Scientist: Florida python hunt didn't help control threat, raises questions about python diet



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CORAL SPRINGS, Florida — As Florida prepares to unleash the public in another hunt for Burmese pythons in the Everglades, an analysis of data from the first Python Challenge shows that the 2013 spectacle didn't do anything to curb the invasive snake's population in the wetlands, a scientist said Monday.

The Florida Fish and Wildlife Conservation Commission calls the 68 pythons turned in during the monthlong Python Challenge in early 2013 a success for raising public awareness about the threat invasive species pose to native wildlife.

Most of those snakes were caught by experienced hunters with permits to regularly hunt pythons on state lands. The contest gave them incentives to capture more pythons in a month than any previous study, but it did nothing to control Florida's python population, said Frank Mazzotti, a University of Florida scientist who studied the 68 snakes captured.

Mazzotti presented his findings at an invasive species workshop opening the annual Greater Everglades Ecosystem Restoration conference in Coral Springs.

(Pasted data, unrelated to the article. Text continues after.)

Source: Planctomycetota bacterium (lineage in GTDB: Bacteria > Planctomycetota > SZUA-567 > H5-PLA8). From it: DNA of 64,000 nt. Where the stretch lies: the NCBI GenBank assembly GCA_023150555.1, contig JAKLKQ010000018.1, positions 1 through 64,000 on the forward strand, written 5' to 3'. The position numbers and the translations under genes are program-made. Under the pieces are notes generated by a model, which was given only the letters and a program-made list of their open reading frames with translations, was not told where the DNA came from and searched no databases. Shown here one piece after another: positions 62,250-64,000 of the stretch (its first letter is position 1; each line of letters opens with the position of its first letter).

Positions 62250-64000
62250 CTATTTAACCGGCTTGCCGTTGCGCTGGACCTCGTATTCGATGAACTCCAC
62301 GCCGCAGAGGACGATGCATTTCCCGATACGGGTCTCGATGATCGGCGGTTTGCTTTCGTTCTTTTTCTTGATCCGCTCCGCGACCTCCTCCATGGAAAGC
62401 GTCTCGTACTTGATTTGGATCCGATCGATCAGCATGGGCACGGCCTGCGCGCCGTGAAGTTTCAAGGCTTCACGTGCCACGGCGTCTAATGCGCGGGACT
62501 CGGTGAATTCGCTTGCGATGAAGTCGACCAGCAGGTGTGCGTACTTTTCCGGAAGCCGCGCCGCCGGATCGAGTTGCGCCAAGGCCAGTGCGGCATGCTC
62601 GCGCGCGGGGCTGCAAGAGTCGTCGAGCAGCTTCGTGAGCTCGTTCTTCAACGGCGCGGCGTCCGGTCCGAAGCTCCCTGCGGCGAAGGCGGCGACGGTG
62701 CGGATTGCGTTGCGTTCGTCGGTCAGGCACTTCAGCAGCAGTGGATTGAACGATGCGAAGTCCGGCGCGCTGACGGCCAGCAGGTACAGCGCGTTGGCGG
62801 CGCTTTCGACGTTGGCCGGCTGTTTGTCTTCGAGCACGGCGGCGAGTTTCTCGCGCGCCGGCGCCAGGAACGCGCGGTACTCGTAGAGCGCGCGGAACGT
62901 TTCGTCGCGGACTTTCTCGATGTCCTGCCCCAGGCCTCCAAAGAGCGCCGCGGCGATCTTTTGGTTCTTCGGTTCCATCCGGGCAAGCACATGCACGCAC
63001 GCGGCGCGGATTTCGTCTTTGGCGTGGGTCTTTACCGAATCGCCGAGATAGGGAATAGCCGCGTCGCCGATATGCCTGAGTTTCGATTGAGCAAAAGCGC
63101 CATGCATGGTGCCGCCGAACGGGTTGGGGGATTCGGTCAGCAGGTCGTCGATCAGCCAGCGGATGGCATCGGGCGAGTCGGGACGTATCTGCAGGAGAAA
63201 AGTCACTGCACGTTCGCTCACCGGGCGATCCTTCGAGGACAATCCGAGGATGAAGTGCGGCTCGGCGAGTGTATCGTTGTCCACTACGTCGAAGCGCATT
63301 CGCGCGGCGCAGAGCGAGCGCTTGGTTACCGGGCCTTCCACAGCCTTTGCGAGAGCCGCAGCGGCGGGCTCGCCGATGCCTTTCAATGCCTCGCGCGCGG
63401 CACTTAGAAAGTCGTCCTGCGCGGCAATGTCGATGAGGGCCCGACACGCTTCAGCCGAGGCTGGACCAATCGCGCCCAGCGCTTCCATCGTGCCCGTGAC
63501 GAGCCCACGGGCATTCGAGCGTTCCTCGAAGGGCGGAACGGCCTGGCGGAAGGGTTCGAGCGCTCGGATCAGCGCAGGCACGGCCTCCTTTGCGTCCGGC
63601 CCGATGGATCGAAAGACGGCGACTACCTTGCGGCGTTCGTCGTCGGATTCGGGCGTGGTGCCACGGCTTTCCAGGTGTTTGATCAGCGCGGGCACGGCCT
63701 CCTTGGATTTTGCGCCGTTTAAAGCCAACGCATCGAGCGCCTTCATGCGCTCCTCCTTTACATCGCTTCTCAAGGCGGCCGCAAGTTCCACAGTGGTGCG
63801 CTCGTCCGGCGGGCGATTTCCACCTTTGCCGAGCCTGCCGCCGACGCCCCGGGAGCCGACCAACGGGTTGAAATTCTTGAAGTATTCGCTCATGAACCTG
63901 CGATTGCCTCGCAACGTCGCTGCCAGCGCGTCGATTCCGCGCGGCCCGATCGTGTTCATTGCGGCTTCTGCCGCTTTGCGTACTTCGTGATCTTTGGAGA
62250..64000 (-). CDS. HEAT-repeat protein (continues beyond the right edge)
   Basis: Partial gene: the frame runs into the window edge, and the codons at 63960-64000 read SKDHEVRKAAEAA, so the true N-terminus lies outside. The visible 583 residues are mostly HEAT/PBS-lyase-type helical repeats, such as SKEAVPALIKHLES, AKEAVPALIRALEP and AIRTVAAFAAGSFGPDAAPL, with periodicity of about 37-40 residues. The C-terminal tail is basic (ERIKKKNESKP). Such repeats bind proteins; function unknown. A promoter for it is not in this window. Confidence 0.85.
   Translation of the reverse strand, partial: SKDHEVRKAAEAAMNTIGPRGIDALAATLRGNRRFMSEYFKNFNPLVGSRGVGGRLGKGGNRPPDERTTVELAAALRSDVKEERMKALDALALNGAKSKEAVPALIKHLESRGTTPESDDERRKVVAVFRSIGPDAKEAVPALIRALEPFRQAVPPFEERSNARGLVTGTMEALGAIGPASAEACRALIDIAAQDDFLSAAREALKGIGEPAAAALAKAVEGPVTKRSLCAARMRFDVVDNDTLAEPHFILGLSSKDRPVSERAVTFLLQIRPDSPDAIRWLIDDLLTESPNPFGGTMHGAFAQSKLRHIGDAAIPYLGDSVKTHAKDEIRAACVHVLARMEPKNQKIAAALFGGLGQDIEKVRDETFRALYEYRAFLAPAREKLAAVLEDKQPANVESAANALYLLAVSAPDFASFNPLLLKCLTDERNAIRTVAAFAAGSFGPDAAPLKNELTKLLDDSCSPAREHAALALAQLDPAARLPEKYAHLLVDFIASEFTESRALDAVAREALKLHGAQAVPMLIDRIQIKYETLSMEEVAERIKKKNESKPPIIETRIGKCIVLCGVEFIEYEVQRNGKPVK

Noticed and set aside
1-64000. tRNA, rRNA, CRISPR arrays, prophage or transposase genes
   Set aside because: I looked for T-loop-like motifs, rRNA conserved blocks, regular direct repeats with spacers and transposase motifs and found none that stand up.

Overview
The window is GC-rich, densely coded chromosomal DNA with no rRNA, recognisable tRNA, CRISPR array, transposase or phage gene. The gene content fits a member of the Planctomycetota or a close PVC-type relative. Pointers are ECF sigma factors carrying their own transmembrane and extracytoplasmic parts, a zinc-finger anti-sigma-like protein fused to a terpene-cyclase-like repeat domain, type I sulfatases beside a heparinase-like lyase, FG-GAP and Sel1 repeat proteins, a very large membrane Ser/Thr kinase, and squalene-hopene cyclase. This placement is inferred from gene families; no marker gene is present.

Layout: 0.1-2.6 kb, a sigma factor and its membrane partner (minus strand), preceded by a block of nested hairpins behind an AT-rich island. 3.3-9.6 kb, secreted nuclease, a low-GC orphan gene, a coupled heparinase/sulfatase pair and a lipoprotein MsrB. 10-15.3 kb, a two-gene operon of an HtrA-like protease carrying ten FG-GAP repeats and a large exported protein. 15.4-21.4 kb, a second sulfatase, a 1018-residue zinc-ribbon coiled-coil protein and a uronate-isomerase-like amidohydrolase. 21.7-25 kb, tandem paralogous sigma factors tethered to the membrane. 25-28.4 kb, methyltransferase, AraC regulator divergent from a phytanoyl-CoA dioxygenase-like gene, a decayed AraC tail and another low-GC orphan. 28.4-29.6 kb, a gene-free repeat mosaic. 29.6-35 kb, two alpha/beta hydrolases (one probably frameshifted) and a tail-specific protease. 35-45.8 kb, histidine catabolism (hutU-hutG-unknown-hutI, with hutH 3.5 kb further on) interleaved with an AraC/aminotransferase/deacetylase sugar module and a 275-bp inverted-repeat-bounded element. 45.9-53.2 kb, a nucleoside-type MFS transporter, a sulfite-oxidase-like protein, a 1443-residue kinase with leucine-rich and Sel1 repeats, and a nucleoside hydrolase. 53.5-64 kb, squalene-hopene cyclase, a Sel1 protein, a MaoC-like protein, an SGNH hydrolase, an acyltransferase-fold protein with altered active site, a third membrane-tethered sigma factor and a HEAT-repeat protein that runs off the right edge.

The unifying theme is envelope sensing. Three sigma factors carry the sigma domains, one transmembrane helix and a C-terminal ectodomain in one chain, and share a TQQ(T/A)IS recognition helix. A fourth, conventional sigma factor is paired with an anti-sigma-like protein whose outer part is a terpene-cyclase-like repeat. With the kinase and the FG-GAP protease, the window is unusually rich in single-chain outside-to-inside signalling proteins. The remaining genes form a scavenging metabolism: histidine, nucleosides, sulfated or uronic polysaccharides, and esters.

It's unknown exactly how many pythons live in the wild in Florida. Most of the captured pythons were adult males, which may have inadvertently reduced competition for the adult breeding females remaining in the wild, and most were found along roads and levees where pythons previously were captured, Mazzotti said.

Their stomach contents raise new questions about what pythons are eating. Scientists have blamed pythons for alarming drop-offs in native mammal populations in the Everglades, but the prey consumed by the 68 snakes caught in the 2013 hunt was almost evenly split between small mammals, such as rats and rabbits, and wading birds. A few also made room for alligators.

The python's diet may be shifting to birds as mammals decline, or pythons may just eat more birds during the winter nesting season, Mazzotti said.

Florida is planning another Python Challenge in early 2016. About 1,600 people signed up for the first hunt, but it's not clear that so many will return.

In another presentation at the workshop, Bryan Falk of the U.S. Geological Survey said eager volunteers who want to help capture pythons in Everglades National Park quickly lose interest when they realize how difficult it is to find one snake.

A python easily vanishes in an overgrown lawn, and volunteers face vast, watery stretches best traversed in airboats.

"We're still struggling to answer basic questions like how many are there? Where are they?" Falk said.

"We're so, so bad at finding pythons. Unless they're moving across a road, we won't know," he added.

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